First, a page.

April 2, 2020
The picture above is alleged to be a family who attended the meeting holding up a sign of peace while reading the abuse in the group chat.
What you can see in the look on their faces is not peace, however.
A synagogue service being held online has been hijacked by racist accounts which posted anti-Semitic abuse to congregants, the BBC has learned.
The meeting was being held on video chat app Zoom.
“Zoombombing” – where uninvited guests enter meetings – is on the rise as more people use the app to stay in touch during the coronavirus restrictions.
Zoombombing Jews should be called zoomgassing instead.
The zoomgassing of this synagogue comes after the zoomgassing of a Jewish webinar about anti-Semitism last week.
Whoever’s behind these zoomgassings must be the avatar of Pure Evil, hurting all of these Jews’ feelings for fun.
Experts advised people to secure meetings against intruders.
A BBC employee who attended the meeting at a synagogue in London explained what happened: “There were about 205 of us logged on – including lots of families with little kids – and suddenly the numbers went up to 243.”
The group chat, which appears on the right-hand side of the screen, rapidly filled up with “vile abuse”, she said.
There appeared to be only one uninvited guest on the screen, suggesting the rest of the accounts may have been generated automatically by one person.
“The rabbi didn’t realise what was going on until one of the congregants texted him. By then lots of people had taken their children offline,” the BBC was told.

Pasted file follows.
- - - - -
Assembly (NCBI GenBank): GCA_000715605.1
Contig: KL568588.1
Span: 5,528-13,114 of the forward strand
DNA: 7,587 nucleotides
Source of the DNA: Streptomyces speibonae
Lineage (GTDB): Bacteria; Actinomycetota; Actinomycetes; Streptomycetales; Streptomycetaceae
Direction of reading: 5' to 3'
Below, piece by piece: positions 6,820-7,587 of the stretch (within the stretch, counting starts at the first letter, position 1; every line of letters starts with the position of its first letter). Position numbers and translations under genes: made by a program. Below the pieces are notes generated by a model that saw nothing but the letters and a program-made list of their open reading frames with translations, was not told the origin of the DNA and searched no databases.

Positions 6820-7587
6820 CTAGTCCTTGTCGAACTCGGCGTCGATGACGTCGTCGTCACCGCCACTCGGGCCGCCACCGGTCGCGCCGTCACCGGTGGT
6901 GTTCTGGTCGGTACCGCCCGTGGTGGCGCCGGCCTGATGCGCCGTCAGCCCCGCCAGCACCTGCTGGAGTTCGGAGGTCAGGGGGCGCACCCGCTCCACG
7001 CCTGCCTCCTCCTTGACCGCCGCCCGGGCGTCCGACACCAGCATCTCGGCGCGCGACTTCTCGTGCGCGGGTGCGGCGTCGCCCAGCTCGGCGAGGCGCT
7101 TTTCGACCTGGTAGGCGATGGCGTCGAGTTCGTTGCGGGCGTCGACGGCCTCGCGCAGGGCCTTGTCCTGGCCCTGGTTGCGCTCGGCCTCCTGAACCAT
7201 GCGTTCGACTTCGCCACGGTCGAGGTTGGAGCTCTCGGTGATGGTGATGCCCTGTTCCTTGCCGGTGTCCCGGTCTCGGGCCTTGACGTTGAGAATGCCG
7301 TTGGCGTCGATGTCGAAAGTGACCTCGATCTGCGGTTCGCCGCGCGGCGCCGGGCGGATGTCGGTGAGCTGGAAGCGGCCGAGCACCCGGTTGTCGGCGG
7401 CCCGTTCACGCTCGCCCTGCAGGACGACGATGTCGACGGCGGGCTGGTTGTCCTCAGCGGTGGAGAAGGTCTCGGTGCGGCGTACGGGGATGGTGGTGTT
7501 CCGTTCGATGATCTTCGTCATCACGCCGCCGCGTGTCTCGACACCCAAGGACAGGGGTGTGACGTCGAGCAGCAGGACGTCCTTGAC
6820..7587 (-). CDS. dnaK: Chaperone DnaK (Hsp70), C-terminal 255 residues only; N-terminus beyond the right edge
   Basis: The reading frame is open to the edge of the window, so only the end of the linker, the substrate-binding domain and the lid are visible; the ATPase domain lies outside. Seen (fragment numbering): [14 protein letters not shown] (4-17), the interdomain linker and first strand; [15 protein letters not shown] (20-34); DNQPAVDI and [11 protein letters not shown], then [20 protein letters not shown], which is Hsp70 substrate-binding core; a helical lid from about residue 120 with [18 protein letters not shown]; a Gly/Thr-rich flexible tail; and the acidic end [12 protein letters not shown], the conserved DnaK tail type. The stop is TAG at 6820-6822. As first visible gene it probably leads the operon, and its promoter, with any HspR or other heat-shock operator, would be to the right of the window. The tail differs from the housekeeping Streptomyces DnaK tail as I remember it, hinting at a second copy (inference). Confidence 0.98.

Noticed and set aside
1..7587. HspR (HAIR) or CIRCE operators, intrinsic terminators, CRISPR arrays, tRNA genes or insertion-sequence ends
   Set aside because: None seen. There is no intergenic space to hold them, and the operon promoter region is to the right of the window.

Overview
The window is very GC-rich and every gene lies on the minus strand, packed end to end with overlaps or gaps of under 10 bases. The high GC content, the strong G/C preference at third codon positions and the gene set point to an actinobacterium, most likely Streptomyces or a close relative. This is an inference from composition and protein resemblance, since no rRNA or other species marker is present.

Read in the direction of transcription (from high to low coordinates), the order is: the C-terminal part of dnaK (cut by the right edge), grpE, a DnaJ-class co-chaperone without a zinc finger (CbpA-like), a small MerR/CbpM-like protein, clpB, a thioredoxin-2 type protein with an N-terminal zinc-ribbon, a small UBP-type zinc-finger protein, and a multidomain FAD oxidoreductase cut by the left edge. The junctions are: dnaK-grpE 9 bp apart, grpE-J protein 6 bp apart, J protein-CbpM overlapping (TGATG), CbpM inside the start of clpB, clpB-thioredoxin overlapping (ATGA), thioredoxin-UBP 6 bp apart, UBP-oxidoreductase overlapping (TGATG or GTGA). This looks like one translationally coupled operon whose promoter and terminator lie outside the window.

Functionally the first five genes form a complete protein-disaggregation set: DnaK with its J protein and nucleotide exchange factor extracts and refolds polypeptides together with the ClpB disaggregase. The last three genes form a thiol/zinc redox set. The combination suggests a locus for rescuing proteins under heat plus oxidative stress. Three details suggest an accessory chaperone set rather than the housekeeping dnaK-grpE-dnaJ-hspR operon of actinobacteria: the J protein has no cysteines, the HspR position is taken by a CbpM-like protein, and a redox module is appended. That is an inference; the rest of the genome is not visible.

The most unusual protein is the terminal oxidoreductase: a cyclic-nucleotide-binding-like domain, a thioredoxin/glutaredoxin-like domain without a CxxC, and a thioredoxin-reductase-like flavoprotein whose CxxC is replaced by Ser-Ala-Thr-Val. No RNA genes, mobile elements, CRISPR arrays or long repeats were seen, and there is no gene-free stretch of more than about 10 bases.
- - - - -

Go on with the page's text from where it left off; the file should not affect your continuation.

“It was terrifying at what is a really terrifying time anyway,” the BBC employee added.
Mean words from a stranger over the Internet are indeed terrifying, because you can’t just not read the screen, or ban or silence them — or in this case, just kick them out of the conference.
No, there’s no way to do that.
You have no choice but to read their words.
Details of the meeting had been published on the synagogue’s website.
“Communities advertising meetings like this are exposing themselves to all kinds of risks,” said the BBC employee.
The synagogue’s rabbi described the incident as being an “intrusive violation”, and said it had been reported to the Community Security Trust and police.
“One of the founding ideals of our community is that we should welcome those who wish to join us for prayer, ” he said in a statement.
“We recognise that many Jewish households are not members of synagogues, or are members of communities that are not able to offer online services. We want to assure them that they are still welcome to pray and study with us.
“It is deeply upsetting that at such a difficult period we are faced with additional challenges like these. We will be keeping the security of our online provision under review through the weeks ahead.”
The police told the BBC that its investigation was under way.
The coronavirus pandemic shouldn’t make people forget that there’s a deadlier virus out there, a virus that turns its victims into ashes: anti-Semitism.
We must use police resources to investigate the online trolling of the Jewish people, lest anti-Semitism turns into a global pandemic and the world is covered in ashes.